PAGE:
What time is it? GAME FOOD TIME! Football season is getting intense, and it’s the perfect time to host a party with friends (or rivals) and serve up some of our easy cancer-fighting snacks and sides.
Turn up the heat this weekend with spicy homemade sweet potato fries. Sweet potatoes are rich in beta-carotene and foods containing beta-carotene are linked to lower risk of esophageal cancer. Beta-carotene is better absorbed with a little fat which you’ll get from the olive oil in our recipe below.
Fans of Indian food know that saag is a spinach sauce seasoned with cumin, turmeric and other spices that have cancer-preventing qualities. Our new Healthy Recipe for Spinach Saag (pronounced sog) uses health-protective soy as the protein in this delicious dish.
Restaurants feature saag made with paneer, a type of Indian cottage cheese. Paneer has a similar texture and color to firm tofu, made from soybeans. Soy adds protein, nutrients and a set of phytochemicals called isoflavones to your foods.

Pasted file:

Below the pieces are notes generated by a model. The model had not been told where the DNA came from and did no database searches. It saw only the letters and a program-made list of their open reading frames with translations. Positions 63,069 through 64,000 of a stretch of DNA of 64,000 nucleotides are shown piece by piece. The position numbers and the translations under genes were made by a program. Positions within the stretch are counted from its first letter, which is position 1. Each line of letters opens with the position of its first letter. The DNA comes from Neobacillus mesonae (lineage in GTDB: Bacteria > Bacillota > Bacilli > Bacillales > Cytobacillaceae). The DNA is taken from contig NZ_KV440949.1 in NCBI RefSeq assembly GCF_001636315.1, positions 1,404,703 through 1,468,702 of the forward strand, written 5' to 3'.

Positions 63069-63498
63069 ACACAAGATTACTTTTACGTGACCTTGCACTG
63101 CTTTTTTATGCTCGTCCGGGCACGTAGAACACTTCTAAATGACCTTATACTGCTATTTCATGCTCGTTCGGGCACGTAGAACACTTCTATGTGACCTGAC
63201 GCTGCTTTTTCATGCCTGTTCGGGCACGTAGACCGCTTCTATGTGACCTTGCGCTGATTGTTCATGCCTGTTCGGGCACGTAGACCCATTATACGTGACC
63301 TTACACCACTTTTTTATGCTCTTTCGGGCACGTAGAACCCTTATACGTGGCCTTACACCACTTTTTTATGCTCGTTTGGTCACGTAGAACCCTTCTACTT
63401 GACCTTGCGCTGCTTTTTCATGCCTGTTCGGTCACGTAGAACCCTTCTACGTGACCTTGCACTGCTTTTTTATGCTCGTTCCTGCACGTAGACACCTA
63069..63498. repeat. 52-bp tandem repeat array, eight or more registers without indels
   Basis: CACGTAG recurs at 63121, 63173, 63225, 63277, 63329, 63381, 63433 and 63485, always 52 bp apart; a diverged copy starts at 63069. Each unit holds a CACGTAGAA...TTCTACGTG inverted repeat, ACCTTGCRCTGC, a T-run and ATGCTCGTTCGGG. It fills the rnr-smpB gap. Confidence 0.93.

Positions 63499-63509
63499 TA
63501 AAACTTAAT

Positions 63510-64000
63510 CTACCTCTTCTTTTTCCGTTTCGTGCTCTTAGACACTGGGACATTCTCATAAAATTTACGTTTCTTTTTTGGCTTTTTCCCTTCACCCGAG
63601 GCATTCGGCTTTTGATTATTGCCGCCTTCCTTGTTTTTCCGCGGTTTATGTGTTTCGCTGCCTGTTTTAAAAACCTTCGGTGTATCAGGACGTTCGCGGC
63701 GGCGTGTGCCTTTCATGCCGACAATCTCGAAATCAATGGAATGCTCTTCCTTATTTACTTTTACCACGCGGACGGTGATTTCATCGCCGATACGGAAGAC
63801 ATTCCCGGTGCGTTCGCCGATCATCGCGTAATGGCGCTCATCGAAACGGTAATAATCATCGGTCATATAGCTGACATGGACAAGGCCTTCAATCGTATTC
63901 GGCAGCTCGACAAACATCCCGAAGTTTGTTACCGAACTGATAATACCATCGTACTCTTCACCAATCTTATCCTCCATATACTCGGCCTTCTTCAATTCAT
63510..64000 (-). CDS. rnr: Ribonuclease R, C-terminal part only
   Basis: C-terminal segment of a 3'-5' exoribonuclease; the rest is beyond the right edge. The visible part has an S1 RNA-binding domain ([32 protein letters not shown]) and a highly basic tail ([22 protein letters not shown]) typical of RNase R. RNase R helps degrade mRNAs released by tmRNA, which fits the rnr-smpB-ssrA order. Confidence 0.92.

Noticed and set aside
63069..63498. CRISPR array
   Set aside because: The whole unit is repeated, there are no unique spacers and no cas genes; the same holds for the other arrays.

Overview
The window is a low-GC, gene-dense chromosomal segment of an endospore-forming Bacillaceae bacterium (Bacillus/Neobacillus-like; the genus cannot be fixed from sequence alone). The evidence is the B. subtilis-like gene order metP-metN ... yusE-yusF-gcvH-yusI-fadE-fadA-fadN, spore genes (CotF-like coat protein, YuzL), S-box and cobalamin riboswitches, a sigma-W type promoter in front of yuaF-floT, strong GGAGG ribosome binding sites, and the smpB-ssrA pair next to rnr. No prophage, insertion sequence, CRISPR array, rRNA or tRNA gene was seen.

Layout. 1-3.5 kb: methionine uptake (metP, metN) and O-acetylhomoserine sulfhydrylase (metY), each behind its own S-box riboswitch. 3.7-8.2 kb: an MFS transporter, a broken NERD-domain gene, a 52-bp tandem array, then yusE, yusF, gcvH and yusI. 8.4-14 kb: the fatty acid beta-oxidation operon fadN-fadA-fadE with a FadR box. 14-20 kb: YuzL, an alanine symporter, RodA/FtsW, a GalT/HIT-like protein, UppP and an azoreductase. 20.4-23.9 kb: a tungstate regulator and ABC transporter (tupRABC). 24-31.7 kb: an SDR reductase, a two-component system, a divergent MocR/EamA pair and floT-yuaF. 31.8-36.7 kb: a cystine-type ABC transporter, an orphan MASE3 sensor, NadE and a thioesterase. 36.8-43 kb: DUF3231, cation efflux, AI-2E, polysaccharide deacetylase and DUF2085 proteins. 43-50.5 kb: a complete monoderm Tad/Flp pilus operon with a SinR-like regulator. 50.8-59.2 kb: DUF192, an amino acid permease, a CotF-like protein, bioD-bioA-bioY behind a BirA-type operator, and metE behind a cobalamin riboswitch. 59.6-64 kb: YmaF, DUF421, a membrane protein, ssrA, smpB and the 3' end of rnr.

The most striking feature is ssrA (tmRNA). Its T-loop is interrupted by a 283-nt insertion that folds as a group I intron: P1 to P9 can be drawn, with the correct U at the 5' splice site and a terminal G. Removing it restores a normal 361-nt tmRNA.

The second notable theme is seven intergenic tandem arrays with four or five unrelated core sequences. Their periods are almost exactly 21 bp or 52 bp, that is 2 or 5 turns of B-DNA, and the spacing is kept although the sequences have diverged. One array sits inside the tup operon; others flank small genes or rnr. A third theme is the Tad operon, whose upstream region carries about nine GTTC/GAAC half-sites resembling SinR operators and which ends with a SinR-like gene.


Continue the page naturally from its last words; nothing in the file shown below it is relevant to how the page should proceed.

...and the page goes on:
In this recipe, the tofu is given an appetizing golden color from sautéing first in neutrally-flavored canola oil. If the canola oil doesn’t produce enough of a golden effect, stir in a pinch of turmeric as you sautee it. When you add the tofu to the spinach sauce, it will absorb the flavors of the turmeric, ginger, cumin, coriander, garam masala spice mix and onions. Read more… “A Vegan Saag Packed with a Medley of Cancer-Protection”
In honor of St. Patrick’s Day and the arrival of Spring, try our new cancer-protective recipe that will make your burritos green.
Beans and Greens Burritos are green in color and environmentally friendly (because they’re meatless). These burritos have only 120 calories each yet 6 grams of cancer-fighting fiber. Lightly cooked, collard greens have large leaves that are soft enough to chew yet firm enough to hold the black bean, brown rice and corn stuffing.
Including dark leafy greens in a meal once a day is a terrific health booster. Cook tougher greens like collards, kale, chard or spinach by steaming them or putting them in soups, stews and sauces. Expand your salads with arugula, watercress or baby spinach. You’ll get cancer-preventive carotenoids like lutein, plus calcium, potassium and some iron.
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